Family Ties

I love pictures like these.  All the academic conversation in the world struggles to paint such a concise portrait of our closest relatives.  That being said, it would be impossible to create such an image without those very same conversations.

A picture like this, though obviously based on some artistic licence, can help to demonstrate that there could be some extremely noticeable differences amongst even closely-related species.  Look at a chimpanzee, as an example.  His DNA is a 95% match for yours, but no one would argue that you’re a chimp.  Well, I suppose it depends on the individual.  Nonetheless, a chimp is very similar to a human.  Both are almost identical in physical size, both are omnivorous, both have two hands and two feet with five digits on each.  Both reproduce sexually, both have expressive faces, both are capable of problem-solving.  But Pan troglodytes is no Homo sapiens.

Then again, neither are any of the guys in the lineup here.  Except for the guy labeled “Homo sapiens.”

Anthropologists study the evolution of the human species, going all the way back to the Australopithicine species.  Genealogy is nice.  Perhaps the reason that we’re the current kingpins of the homonid line of species is that we can conceive of such things as “anthropology.”  There has always been debate as to the mental capabilities and characteristics of our ancestors.  Some were much bigger than us; all were definitely stronger, pound-for-pound.  What could have separated us from the pack and caused us to excel?

For starters, ask yourself: are we really excelling?  There are two basic fundamental criteria to mark the success of a species, one being distribution, and the other being longevity.  You can say that Homo sapiens kicks some ass, because we have cellphones and internet porn and spacecraft, but you’re totally missing the point.  By the appropriate measures, sharks are a far more successful group of species than homonids.  Half a billion years of kickin’ it old school in the oceans, all of the oceans, would tend to indicate that they’re no slouches, their lack of texting capability notwithstanding.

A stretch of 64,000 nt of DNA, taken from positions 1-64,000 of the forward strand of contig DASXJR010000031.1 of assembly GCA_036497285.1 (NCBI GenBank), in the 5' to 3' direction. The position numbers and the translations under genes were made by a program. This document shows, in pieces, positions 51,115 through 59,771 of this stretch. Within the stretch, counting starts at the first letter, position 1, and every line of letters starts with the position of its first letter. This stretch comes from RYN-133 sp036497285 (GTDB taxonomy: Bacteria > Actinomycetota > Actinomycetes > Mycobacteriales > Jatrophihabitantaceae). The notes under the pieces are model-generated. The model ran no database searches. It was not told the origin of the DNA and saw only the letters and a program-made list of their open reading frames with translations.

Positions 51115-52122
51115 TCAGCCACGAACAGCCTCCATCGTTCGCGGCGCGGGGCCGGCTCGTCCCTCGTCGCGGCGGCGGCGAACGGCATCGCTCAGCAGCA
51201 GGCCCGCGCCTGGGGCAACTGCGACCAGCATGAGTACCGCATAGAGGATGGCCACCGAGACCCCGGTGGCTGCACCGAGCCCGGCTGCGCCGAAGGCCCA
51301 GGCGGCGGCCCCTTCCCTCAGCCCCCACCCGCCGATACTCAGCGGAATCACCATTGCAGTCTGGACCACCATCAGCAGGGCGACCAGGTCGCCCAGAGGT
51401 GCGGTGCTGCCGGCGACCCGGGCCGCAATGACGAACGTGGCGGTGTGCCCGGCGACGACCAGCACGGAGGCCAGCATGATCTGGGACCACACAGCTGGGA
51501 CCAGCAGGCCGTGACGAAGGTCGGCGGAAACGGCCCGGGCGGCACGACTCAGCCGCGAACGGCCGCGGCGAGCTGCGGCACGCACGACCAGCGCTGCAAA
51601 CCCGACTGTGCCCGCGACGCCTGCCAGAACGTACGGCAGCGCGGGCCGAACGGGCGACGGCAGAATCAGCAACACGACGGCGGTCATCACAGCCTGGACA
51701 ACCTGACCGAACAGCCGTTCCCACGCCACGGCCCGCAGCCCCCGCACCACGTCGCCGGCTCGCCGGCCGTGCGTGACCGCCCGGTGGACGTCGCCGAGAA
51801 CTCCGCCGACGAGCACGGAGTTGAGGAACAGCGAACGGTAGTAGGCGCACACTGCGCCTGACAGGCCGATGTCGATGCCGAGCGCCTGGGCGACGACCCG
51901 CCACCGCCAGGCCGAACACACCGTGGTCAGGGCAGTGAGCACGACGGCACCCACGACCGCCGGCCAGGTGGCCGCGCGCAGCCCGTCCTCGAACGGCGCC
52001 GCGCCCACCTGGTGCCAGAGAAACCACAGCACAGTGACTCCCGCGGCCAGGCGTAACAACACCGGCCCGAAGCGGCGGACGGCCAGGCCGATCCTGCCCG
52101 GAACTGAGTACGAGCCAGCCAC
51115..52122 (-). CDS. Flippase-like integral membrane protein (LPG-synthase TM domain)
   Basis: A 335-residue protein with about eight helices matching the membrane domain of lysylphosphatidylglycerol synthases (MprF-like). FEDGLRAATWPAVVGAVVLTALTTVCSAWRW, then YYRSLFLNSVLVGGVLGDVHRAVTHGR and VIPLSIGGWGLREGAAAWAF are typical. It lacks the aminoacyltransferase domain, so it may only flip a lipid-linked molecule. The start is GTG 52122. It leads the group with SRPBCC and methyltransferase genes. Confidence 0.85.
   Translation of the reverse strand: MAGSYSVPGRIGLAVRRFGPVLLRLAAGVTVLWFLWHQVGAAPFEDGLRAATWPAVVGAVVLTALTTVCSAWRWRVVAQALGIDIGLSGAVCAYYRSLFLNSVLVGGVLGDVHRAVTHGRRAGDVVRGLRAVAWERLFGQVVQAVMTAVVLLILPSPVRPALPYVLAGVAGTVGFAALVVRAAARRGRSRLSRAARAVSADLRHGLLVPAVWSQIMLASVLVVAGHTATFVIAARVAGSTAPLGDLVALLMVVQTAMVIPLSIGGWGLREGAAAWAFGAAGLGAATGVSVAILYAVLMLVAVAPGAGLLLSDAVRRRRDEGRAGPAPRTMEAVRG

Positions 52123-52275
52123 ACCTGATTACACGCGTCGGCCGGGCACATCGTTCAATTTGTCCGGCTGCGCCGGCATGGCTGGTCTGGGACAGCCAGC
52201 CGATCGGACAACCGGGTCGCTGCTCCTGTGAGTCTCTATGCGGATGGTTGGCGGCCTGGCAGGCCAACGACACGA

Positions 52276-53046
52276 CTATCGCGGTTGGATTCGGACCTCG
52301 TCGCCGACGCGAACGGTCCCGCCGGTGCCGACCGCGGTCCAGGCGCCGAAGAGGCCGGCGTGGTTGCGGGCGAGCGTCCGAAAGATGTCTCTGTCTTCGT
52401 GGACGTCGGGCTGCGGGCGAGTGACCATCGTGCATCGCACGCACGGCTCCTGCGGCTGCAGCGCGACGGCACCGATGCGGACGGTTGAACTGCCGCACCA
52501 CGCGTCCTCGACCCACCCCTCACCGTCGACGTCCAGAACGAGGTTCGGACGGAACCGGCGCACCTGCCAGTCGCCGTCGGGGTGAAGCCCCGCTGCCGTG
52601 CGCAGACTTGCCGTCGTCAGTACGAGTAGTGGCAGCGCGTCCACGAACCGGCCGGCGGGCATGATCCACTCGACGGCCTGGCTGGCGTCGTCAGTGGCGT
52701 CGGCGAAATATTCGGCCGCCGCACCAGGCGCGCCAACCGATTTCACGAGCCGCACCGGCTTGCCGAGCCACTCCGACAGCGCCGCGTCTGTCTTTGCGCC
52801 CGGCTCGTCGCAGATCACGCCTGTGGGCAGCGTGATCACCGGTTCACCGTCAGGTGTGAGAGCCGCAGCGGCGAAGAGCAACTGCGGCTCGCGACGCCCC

So, despite our smartphones and anthropology, we still haven’t made the cut as truly successful, even when compared to just our own little family, who we’ve pretty well supplanted at this point.  Conceptual thought allowed us to tame the world before we had even discovered electricity, perhaps moreso than any of our antecedents.  Our success at dominating any environment in which we find ourselves is frankly incredible, and does, in fact, mark us with the potential to be regarded as a highly successful animal.  Longevity is the key, and it’s one of our biggest weaknesses.

Look at how fast we optimize to take resources, and how fast those resources get depleted once we’re ready to take them.  Look at how fast we can fill up space, how efficiently we kill other animals.  We’re absolutely astounding in our ability to dominate; in fact, we’re too good at it.  Fact: life changes the environment in which it is placed to an environment best suited to support itself.  Stromatolites were responsible for bringing oxygen into the atmosphere, after they’d filled the oceans with it.  And presto, animal life has an abundant and active element to power itself.  It seems that one branch of life, the carbon dioxide breathers, make the planet bearable for the other half, the oxygen breathers, who then return the favour.  But we’re too good at it.  We can create more carbon dioxide than is safe for animal life.  The plant life will regulate it, eventually, but will that be soon enough?  Who knows.  What I’m getting at is that if we want to live a longer and healthier life than our grandpa Homo erectus we’re going to have to quit smoking.

Else we’ll end up like the rest of that lineup: just a dusty old photo on the next homonid’s mantelpiece.

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